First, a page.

Sri Lanka’s deafening silence on Tibet and gratitude to S Mahinda Thero

(L-R) : Jeevith Senaratne, Director Operations - Star Garment Group; Shanaka Rabel, Group Chief Digital and Transformation Officer - Stretchline Holdings Ltd; Janaka Botejue, Chairman – Bernard Botejue Industries; Sanjeewa Kodikara, Chief Information Officer- Hirdaramani Group

March 25, 2008 (LBO) – Sri Lanka is maintaining a diplomatic silence on the recent Chinese crackdown on protests in Buddhist Tibet as China is one of its main arms suppliers in the war against Tamil Tiger separatists, analysts say. “¦when the Buddhists in Tibet cry for their freedom, shouldn’t Sri Lanka, being a Buddhist country, show solidarity with them?” asks Colombo-based journalist Ameen Izzadeen writing in the Khaleej Times.

“Isn’t Sri Lanka constitutionally bound to protect and promote Buddhism?”

Sri Lanka’s constitution gives Buddhism “the foremost place” and says that “it shall be the duty of the state to protect and foster the Buddha Sasana,” or the continuation of Buddhism and its followers as a whole.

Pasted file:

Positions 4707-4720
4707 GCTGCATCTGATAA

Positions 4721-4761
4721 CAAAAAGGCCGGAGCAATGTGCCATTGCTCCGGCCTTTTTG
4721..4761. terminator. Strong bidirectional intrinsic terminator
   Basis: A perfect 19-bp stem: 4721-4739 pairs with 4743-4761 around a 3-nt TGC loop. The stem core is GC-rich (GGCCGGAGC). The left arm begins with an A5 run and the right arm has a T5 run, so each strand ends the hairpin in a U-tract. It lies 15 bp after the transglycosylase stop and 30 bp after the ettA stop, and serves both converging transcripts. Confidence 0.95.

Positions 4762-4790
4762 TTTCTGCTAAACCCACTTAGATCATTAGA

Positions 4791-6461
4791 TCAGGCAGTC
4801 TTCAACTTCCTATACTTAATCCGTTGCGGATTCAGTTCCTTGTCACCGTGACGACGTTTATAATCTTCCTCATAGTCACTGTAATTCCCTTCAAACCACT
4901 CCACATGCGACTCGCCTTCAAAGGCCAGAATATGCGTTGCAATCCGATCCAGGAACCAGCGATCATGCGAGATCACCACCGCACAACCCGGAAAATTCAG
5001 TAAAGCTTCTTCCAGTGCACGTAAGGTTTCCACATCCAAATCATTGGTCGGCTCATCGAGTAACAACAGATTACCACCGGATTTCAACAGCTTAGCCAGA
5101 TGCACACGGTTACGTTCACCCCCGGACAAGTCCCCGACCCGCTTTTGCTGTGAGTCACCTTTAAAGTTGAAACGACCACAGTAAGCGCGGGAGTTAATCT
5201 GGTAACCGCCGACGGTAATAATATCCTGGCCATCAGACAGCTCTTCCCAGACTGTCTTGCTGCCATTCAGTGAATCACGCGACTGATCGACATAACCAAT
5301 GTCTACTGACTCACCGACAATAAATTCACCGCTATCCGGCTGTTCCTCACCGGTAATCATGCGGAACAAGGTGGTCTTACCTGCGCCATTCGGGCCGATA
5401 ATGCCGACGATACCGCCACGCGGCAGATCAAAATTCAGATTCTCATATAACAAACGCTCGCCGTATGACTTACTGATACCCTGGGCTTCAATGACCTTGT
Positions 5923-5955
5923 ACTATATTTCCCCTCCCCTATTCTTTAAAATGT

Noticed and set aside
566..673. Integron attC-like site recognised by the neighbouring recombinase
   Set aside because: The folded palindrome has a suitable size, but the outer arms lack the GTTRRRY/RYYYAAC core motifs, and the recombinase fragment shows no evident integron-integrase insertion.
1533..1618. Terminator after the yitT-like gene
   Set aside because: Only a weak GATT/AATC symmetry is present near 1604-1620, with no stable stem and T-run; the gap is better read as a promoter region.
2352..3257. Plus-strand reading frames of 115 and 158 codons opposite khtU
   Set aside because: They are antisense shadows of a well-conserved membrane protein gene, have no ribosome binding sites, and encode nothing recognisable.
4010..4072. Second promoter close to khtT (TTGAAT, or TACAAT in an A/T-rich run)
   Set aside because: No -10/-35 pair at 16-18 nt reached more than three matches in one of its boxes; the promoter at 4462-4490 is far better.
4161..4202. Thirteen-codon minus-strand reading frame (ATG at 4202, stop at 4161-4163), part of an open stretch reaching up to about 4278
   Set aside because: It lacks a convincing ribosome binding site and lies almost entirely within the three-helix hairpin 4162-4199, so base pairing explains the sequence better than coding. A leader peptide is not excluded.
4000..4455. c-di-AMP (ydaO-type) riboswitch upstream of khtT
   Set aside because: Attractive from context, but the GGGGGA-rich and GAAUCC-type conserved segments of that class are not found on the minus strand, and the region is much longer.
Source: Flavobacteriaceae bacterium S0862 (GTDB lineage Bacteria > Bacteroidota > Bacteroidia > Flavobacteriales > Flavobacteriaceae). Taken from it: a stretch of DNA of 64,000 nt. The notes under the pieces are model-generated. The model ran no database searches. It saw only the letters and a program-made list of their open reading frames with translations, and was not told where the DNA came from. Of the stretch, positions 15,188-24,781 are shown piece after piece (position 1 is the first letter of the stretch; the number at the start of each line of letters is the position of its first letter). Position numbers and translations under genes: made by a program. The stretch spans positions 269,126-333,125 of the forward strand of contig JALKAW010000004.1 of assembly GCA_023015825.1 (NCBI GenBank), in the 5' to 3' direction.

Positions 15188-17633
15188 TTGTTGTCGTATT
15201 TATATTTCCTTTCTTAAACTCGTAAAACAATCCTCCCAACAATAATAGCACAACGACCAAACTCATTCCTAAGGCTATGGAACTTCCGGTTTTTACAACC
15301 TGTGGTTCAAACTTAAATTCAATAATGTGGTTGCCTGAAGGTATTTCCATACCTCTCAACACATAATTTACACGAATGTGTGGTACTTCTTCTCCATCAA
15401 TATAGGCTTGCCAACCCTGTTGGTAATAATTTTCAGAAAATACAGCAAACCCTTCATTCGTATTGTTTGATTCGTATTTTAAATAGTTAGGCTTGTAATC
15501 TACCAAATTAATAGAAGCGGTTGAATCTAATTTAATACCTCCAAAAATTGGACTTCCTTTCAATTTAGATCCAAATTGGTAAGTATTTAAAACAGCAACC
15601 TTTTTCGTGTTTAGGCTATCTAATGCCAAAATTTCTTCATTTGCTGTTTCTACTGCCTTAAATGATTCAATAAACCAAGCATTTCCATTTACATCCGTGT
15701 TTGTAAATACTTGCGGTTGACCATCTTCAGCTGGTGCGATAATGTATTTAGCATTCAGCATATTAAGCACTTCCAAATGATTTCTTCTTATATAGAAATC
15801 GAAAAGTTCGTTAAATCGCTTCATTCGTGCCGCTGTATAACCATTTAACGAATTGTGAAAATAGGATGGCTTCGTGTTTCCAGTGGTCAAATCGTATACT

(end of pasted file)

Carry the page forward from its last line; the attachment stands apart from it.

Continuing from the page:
Sri Lanka’s leaders have invoked this constitutional provision to fund Buddhist projects in foreign countries, Izzadeen says.

Then why, he asks, is Sri Lanka silent on the Chinese crackdown on Buddhist Tibetans?

“The likely answer is: Buddhist Sri Lanka’s survival is much more important than the political future of the Buddhist Tibet.”

Sri Lanka is “heavily indebted” to China in supporting its war against the Tamil Tigers with regular supplies of weapons, especially when other countries re

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